Before 2016, no child survived T1D in Laos. A4D and the Laotian government saved over 50 lives
Updated: Sep 1
A4D’s one of a kind study focusing on Type 1 Diabetes (T1D) in Laos has been published in Pediatric Diabetes official journal of International Society for Pediatric and Adolescent Diabetes. It is the first ever published data about T1D in the country, providing a glance at existing demographic situation, health outcomes and access to basic health care.
Like many other lower middle income countries (LMIC), management of T1D in Laos is challenging because the costs of treatment are often prohibitive. Insulin and regular blood glucose testing are essential for the survival of people with T1D. Limited access to these will lead to serious diabetes complications like diabetic ketoacidosis, severe hypoglycemia and unnecessary mortality. Access to skilled and trained healthcare professionals is also limited due to resource constraints. We at Action4Diabetes (A4D) are trying to change this.
In partnership with the Laos government since 2016, A4D has been providing access to free insulin, blood glucose monitoring kits, HbA1c testing, and emergency care at hospital for children and young people (CYP) with T1D in the country. A4D also provides ongoing training for healthcare professionals in order to build up the local health capacity in T1D management..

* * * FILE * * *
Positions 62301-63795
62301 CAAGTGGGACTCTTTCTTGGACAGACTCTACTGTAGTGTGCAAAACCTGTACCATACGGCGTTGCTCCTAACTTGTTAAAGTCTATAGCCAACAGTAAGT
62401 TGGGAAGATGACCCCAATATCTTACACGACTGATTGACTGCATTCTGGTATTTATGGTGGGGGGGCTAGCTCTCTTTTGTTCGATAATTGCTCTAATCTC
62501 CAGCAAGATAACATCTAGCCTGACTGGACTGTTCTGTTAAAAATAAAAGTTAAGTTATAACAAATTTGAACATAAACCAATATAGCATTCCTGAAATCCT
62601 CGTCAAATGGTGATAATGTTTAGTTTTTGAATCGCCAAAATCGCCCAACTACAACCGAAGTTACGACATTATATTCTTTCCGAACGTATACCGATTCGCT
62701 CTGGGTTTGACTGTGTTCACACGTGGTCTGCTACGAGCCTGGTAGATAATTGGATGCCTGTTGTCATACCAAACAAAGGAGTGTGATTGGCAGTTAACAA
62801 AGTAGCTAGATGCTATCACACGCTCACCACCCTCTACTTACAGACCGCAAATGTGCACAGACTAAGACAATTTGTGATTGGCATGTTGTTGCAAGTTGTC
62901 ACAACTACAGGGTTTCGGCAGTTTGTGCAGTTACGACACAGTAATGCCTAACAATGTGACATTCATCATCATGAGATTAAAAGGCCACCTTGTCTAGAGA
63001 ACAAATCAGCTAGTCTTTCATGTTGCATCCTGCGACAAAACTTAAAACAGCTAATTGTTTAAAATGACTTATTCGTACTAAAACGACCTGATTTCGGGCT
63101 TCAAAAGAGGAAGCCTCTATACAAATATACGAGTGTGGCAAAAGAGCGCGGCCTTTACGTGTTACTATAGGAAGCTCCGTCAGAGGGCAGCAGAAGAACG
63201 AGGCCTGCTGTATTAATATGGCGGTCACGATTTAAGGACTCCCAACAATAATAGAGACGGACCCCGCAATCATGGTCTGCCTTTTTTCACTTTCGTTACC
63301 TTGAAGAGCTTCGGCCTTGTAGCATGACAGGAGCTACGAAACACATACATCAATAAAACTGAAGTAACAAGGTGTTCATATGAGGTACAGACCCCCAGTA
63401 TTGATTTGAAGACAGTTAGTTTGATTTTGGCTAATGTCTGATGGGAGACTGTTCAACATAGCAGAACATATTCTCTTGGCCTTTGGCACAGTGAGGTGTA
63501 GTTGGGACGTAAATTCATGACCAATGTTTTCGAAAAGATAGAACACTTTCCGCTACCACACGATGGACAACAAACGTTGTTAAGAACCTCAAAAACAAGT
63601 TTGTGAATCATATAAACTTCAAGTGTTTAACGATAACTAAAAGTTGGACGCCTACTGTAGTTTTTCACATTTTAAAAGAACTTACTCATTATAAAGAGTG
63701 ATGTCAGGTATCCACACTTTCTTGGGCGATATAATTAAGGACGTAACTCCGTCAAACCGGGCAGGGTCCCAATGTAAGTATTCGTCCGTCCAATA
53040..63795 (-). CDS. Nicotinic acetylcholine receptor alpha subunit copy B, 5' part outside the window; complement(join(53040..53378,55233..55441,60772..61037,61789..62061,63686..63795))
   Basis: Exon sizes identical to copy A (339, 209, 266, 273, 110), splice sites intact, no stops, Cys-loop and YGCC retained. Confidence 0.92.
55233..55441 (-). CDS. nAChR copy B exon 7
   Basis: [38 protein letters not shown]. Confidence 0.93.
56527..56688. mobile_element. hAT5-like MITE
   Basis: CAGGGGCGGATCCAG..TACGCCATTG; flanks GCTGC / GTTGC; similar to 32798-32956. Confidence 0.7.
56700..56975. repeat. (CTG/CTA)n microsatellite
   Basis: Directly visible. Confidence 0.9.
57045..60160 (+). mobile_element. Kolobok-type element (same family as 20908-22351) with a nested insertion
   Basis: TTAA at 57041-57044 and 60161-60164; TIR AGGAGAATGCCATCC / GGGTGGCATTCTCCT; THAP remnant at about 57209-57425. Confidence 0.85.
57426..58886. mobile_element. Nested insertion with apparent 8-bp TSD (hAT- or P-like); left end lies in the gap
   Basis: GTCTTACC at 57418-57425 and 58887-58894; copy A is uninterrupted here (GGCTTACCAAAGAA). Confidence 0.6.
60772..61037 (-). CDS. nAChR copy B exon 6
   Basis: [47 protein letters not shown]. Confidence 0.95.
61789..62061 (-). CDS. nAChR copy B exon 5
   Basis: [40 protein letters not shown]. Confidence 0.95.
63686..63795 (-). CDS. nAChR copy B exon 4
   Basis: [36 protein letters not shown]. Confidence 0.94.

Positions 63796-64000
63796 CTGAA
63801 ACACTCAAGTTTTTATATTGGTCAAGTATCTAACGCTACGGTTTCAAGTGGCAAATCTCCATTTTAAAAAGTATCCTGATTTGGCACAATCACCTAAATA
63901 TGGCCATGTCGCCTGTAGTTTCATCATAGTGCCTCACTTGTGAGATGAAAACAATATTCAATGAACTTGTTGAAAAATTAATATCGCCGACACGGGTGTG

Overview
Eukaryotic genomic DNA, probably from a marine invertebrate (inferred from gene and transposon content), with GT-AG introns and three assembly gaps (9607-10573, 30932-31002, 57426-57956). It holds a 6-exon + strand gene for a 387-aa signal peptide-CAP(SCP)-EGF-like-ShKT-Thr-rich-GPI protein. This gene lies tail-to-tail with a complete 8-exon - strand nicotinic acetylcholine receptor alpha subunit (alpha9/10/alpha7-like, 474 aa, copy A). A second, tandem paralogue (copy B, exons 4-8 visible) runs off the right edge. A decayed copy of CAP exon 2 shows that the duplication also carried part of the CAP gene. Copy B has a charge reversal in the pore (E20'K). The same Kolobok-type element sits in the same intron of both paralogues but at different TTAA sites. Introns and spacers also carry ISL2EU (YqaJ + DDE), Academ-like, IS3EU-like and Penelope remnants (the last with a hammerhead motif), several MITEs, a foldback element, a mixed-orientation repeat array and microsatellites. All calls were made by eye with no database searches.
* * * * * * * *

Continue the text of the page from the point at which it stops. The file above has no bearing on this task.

A snapshot of the status of T1D in Laos:
Universal health coverage for diabetes in Laos does not include insulin treatment and self-monitoring of blood glucose (SMBG).
Lack of knowledge about carb counting and insulin analogue leads to higher mortality
Of the 53 CYP with T1D who were enrolled in the A4D programme during the study period, 30 (57%) were male and 23 (43%) were female.
Twenty-three of the 55 CYP (42%) were from Vientiane Capital City prefecture, and the other 32 (58%) were from 14 of the 17 Laotian provinces.
We found that 57% of the Laotian CYP presented in DKA at the onset of T1D, compared to lower rates ranging from 19.5% to 43.8%among 59,000 children with newly diagnosed T1D in Europe, NorthAmerica, and Australia in 2006–2016.22 The exact reasons for the disparity were not the subject of investigation in this study. However, it would be reasonable to attribute the higher DKA rates at diagnosis among the Laotian CYP to factors such as the lack of awareness ofT1D in the general Laotian population and the long distances that patients need to travel to reach a hospital for medical attention,thereby leading to late presentation at disease onset.
The average HbA1c was 8.7% (72 mmol/mol), which is above the recommended target of <7.5% by the International Society for Pediatric and Adolescent Diabetes (ISPAD) and this could probably be due to the use of twice daily insulin regimen.
It is evident that close partnership between governments and NGOs has enormous potential in developing sustainable and locally owned solutions for diabetes care in children and young people with T1D residing in LMICs.
Read full paper here
Contact us today and find out how you can partner with us to give health and hope for young people with T1D in South-East Asia.